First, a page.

Nav: Home

Elegant switch controls translation in transition from egg to embryo

June 14, 2017

CAMBRIDGE, Mass. - The transition from an egg to a developing embryo is one of life's most remarkable transformations. Yet little is known about it. Now Whitehead Institute researchers have deciphered how one aspect--control of the all-important translation of messenger RNAs (mRNAs) into proteins--switches as the egg becomes an embryo. That shift is controlled by a beautiful mechanism, which is triggered at a precise moment in development and automatically shuts itself off after a narrow window of 20 to 90 minutes.

As an egg develops, it stockpiles mRNAs from the mother because it will not have time to create new mRNAs during the rapid development of a very early embryo. When fertilized the egg becomes an embryo, the stashed maternal mRNAs are pressed into service for a brief window before the embryo starts transcribing its own mRNAs. This change occurs very early; in humans, only two to four cell divisions occur before this transition is executed. Whitehead Member Terry Orr-Weaver studies the control of translation of maternal mRNAs in the model organism Drosophila, or the fruit fly, because its developmental strategy offers experimental advantages.

In the current research, Orr-Weaver and her lab determined that key to the transition are the three molecules that form the enzyme PNG kinase: PNG, PLU, and GNU. Orr-Weaver describes PNG and PLU as "tight buddies" that are always locked together, including in the mature egg. At that point in development, GNU has phosphate molecules tacked to it, which impede its binding to PNG-PLU.

When an egg is activated, levels of another enzyme that adds phosphates to GNU in the egg precipitously drop, allowing GNU to lose its phosphates and bind to PNG-PLU. Once together, the trio comprises the PNG kinase that triggers the translational control of the maternal mRNAs. Because PNG kinase also triggers the break down of GNU, the kinase self-destructs, which quickly and irreversibly squelches the translation of maternal mRNAs. This elegant feedback loop and the switch it controls are described in an article in eLife.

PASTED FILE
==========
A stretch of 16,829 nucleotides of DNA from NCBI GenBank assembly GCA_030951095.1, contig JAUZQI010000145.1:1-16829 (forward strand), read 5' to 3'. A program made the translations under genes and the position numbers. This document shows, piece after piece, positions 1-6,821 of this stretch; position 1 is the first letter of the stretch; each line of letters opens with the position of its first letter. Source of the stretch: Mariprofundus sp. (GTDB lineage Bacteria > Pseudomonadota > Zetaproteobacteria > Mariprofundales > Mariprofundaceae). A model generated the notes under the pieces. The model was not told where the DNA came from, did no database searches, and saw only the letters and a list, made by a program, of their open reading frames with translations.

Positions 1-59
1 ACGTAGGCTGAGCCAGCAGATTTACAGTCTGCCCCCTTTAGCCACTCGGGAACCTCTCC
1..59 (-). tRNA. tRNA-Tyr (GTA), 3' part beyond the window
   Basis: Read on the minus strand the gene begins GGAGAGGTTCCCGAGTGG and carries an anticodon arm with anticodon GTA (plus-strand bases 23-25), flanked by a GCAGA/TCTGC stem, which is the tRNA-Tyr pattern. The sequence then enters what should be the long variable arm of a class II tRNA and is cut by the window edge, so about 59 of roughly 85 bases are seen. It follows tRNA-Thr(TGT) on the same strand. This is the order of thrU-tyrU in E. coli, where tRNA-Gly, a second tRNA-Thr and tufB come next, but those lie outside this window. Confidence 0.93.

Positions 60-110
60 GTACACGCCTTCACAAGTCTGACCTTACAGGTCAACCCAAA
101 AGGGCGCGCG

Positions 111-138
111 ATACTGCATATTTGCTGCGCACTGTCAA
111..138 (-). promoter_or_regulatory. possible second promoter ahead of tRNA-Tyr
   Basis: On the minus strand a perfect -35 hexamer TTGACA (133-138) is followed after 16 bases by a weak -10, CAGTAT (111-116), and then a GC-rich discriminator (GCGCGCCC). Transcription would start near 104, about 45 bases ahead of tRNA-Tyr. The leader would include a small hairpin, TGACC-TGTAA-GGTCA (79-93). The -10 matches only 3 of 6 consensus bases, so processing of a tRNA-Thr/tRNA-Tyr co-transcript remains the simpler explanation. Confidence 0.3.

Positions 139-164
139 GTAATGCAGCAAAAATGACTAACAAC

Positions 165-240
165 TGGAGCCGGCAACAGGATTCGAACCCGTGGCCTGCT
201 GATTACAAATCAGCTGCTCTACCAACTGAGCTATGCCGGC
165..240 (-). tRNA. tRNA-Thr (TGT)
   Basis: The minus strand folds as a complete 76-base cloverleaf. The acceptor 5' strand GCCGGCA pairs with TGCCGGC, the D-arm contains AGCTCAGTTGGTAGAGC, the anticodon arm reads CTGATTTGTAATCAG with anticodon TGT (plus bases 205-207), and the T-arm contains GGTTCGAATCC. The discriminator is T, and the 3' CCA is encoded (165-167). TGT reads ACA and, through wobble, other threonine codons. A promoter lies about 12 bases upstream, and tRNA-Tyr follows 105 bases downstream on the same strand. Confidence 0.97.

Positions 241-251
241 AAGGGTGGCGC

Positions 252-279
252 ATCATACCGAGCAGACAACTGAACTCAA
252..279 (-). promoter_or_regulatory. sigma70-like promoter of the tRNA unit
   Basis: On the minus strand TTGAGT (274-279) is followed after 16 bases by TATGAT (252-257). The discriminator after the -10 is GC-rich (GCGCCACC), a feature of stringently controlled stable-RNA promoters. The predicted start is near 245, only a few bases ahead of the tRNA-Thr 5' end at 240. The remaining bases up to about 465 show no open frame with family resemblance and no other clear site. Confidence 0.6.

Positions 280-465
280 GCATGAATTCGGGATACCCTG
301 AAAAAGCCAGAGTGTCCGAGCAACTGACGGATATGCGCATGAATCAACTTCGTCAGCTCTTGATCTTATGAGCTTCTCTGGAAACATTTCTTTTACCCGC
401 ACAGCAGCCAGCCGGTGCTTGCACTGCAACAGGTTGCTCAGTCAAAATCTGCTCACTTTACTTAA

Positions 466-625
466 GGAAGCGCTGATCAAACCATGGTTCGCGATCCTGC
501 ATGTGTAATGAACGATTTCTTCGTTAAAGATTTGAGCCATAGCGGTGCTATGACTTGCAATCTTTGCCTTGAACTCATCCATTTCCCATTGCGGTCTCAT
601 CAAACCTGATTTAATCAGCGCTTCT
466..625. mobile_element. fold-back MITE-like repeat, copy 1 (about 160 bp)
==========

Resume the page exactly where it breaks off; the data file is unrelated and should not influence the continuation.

The design of this transition could tell scientists more about how human cells work and embryos develop. For example, the switch could be a model for how cells massively and globally change mRNA translation. Also, similar kinase activity during early development has been noted in worms, which may mean that a comparable approach is used in other organisms, including humans.

Although she now has as greater understanding of how translation is turned on and off during very early embryonic development, Orr-Weaver is intrigued by how the switch is linked to the translation machinery.

"PNG is a kinase, which means it controls things by what it phosphorylates," says Orr-Weaver, who is also an American Cancer Society Research Professor of biology at MIT. "So the big question is what proteins does it phosphorylate? Finding that out is the next big phase of this project."
-end-
This work was supported by the Japan Society for the Promotion of Science, the Uehara Memorial Foundation, and the National Institutes of Health (NIH grants GM39341 and GM118098).